It is the saddest scene you can ever witness: The father of a mentally-ill son standing before the harsh lights of news cameras – this not 24 hours after his 27-year-old rushed the police with a knife and was killed by responding gunfire – and publicly begging for calm. “I don’t condone no violence – tearing up the city, looting in the stores – and all this chaos. This makes us look like animals, and we’re not animals … I need everybody to have respect for my family and stop this violence and chaos.”
His face awash with pain, Walter Wallace Sr. told an overflow crowd of reporters, “People have businesses and we all got to eat … So, why would we hurt the resources that we have in the community instead of binding together? This is a SOS call for help, not hurt, and do not cause no chaos – violence, looting, fires – because I wasn’t brought up like that.”
Philadelphia wasn’t listening.
Hours after the father’s plea, over 1,000 rioters increased the havoc that reigned over West Philly on Monday after his son was shot by police officers who approached them with a knife. On Tuesday night it was even worse. Thirteen looters were shot Tuesday night – by other rioters. One looter had methodically filled his car with stolen merchandise and as he stuffed his last armload into his car, another “partner in crime” calmly shot looter No. 1, and stole his car filled with the loot.
On Wednesday, a 9 p.m. curfew was ordered, and the state national guard was deployed. This was because the looters greatly outnumbered and overwhelmed the police on Tuesday. One officer was run over by a looter driving a truck in a way that shattered his leg, and 30 more officers were injured in the night-long melee. News outlets reported an absence of police at many crime sites. The rushing mob on Tuesday was clearly out of control for the second straight night and things don’t look promising in the “The City of Brotherly Love” going forward.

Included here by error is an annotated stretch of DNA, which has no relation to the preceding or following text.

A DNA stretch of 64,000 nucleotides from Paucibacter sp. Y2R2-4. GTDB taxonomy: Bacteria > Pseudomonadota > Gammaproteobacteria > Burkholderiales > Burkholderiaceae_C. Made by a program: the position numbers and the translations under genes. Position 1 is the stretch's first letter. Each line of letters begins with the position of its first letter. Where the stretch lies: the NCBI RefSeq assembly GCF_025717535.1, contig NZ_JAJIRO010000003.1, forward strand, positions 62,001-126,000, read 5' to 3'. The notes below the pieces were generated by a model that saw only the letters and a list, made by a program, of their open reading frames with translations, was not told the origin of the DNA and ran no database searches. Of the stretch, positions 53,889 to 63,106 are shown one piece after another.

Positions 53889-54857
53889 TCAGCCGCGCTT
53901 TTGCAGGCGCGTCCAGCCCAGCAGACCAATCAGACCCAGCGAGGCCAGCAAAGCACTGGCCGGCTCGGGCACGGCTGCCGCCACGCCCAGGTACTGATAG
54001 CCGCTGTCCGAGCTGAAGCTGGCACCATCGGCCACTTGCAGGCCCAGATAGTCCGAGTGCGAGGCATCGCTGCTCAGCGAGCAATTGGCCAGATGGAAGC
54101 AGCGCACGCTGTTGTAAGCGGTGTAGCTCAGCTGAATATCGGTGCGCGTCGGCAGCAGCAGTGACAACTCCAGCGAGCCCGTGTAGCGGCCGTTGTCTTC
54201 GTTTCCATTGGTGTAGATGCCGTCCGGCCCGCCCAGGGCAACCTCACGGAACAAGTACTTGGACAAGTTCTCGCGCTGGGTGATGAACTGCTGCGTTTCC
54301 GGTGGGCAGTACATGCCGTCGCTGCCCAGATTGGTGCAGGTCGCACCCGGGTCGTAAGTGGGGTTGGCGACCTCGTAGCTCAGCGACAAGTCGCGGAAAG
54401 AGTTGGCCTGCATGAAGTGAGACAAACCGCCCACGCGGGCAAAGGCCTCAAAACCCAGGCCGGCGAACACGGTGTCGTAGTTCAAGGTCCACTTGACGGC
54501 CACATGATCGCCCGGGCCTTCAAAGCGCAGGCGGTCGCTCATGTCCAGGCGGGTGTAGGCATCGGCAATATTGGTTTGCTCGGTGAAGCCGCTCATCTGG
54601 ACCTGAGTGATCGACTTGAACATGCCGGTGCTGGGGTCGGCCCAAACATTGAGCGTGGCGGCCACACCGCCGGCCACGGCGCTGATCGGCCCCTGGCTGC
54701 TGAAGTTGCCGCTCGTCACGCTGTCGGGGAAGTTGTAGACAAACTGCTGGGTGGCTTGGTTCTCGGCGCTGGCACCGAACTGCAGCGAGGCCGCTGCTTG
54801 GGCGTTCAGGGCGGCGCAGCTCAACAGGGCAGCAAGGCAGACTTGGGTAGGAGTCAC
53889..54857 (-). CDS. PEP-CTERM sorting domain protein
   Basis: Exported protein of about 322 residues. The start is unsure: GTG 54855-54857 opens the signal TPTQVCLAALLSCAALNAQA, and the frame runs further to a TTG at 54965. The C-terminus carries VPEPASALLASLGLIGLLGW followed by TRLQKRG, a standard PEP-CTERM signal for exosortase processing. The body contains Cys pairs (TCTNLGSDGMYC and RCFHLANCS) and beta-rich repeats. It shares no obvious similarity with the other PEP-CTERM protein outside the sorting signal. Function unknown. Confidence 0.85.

Back to Wallace: At the time of his death, Walter Jr. was well-known to the courts, where a parade of judges has each insisted on mental-illness counseling for the past 11 years. He has had numerous criminal charges and was awaiting trial for ‘criminal threats.’ He has fathered nine children – yes, at age 27 -- and was a part-time driver for “UBER Eats.” His mental diagnosis is a bipolar disorder and severe depression. There was a court order requiring him to take lithium, a prescription medication. As a rap singer, Walter Jr. allegedly wrote songs about jail time and killing policemen.
According to a 2015 report by the mental illness non-profit Treatment Advocacy Center, mental illness is present in one of every four fatal police shootings. Almost 50 percent of prisoners incarcerated in Hamilton County are prescribed psychotropic drugs. As Walter’s investigation widened, it was confirmed the Philly police had already been called twice on Monday due to Walter Jr’s raging demons. Those in the rowhouse where he lived could “not control him.” He was obviously not taking his medicine– and it was on the third visit by police on the same day that tragedy struck.